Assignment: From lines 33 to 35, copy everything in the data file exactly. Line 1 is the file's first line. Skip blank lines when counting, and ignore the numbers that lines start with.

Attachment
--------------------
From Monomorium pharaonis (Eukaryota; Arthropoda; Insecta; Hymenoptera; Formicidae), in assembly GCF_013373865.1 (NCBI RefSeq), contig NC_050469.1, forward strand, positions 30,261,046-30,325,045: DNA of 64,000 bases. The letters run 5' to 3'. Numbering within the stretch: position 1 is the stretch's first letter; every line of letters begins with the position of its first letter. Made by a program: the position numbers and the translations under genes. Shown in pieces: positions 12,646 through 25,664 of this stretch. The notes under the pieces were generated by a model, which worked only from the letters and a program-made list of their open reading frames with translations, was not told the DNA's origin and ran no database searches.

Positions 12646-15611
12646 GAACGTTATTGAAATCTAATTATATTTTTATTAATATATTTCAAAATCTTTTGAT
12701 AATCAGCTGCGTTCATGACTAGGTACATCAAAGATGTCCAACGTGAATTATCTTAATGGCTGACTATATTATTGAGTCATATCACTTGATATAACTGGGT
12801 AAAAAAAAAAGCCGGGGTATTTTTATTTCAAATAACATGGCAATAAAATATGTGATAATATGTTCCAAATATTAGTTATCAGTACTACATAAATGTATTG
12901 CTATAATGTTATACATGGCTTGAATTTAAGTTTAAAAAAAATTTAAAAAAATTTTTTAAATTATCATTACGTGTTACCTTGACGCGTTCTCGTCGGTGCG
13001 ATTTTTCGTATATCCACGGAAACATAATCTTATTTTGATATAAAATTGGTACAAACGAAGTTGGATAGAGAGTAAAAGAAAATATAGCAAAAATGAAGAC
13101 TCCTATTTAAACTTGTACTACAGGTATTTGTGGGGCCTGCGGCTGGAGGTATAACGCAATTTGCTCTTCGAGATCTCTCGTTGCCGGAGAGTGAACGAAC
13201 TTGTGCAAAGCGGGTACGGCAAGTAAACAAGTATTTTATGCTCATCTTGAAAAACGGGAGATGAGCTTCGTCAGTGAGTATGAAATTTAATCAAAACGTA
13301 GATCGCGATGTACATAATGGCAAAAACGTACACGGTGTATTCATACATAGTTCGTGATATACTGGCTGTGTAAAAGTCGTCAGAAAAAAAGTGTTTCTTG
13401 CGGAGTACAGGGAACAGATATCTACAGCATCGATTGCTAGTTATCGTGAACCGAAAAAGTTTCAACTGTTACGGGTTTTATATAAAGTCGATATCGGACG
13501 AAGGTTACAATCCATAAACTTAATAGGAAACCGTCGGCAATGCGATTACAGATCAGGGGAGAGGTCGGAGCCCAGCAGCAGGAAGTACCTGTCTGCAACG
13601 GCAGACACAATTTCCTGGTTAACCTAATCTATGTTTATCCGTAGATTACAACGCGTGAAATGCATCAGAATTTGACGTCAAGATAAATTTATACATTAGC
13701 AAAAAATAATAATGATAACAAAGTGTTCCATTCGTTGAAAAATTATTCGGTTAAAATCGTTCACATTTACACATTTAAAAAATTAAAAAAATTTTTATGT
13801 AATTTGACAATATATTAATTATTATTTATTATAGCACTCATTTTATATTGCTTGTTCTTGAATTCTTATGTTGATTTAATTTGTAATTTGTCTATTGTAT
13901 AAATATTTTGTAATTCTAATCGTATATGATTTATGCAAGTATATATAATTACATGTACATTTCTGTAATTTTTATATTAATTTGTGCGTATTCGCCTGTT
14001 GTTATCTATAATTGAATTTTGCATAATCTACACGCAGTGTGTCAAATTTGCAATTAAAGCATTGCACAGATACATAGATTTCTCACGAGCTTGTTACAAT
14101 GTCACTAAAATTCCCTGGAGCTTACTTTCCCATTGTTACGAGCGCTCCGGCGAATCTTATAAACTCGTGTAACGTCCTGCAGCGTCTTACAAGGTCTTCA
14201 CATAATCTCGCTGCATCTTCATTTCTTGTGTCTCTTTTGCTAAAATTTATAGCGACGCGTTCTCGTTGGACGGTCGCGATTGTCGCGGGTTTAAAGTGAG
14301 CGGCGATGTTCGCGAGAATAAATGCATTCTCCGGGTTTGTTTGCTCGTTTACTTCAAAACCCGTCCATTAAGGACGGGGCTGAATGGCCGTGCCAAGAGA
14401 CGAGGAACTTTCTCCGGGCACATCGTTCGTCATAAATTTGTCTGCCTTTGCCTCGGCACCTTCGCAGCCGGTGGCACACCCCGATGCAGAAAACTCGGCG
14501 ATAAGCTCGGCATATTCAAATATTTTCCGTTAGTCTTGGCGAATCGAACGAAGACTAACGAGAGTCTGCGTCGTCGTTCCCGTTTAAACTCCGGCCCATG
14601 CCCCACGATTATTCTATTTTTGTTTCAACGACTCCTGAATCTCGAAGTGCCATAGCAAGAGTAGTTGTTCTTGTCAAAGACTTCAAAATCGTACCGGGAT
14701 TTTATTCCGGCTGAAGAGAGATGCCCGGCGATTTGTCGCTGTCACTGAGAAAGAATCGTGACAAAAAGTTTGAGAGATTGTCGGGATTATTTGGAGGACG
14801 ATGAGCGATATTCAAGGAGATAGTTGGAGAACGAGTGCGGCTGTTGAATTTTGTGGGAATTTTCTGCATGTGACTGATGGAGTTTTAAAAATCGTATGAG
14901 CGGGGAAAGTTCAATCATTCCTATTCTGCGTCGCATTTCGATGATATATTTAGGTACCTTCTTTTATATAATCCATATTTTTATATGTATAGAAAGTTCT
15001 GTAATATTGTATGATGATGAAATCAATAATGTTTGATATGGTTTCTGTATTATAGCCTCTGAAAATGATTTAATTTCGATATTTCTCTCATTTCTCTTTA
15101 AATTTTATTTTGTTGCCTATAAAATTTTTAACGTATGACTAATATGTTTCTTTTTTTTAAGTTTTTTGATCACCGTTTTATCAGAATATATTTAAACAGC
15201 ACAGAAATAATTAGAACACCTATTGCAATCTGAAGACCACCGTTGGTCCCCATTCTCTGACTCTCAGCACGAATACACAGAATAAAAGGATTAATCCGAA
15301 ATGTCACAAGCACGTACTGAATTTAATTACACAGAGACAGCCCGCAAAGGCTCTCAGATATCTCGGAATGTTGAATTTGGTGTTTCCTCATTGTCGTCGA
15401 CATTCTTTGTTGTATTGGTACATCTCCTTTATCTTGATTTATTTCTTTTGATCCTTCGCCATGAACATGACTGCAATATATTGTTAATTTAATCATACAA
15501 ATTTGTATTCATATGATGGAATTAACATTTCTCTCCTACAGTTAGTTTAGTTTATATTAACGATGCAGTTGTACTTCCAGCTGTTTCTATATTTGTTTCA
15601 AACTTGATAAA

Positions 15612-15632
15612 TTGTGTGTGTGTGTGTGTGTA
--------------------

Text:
15601 AACTTGATAAA

Positions 15612-15632
15612 TTGTGTGTGTGTGTGTGTGTA